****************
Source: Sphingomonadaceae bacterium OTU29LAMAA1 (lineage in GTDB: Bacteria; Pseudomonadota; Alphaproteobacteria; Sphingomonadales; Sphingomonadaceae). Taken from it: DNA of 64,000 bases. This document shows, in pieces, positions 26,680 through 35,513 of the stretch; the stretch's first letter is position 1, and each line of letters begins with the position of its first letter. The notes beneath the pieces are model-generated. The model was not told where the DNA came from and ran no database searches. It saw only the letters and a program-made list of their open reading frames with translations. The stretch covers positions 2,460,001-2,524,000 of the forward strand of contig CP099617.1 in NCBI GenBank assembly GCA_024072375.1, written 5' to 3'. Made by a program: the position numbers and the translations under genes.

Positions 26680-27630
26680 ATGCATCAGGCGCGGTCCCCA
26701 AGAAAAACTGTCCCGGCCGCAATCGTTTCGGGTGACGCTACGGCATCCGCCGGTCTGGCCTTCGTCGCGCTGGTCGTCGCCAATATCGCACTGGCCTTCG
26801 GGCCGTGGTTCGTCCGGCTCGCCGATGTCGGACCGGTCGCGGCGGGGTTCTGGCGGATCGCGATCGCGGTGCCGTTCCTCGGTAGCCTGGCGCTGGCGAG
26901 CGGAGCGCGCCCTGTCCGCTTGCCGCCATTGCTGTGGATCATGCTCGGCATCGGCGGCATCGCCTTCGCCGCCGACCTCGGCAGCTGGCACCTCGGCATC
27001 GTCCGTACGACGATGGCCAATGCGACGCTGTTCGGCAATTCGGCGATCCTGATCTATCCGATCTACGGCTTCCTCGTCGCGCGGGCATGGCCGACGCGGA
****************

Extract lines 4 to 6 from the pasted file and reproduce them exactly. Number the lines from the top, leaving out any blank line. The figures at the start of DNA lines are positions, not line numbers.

26701 AGAAAAACTGTCCCGGCCGCAATCGTTTCGGGTGACGCTACGGCATCCGCCGGTCTGGCCTTCGTCGCGCTGGTCGTCGCCAATATCGCACTGGCCTTCG
26801 GGCCGTGGTTCGTCCGGCTCGCCGATGTCGGACCGGTCGCGGCGGGGTTCTGGCGGATCGCGATCGCGGTGCCGTTCCTCGGTAGCCTGGCGCTGGCGAG
26901 CGGAGCGCGCCCTGTCCGCTTGCCGCCATTGCTGTGGATCATGCTCGGCATCGGCGGCATCGCCTTCGCCGCCGACCTCGGCAGCTGGCACCTCGGCATC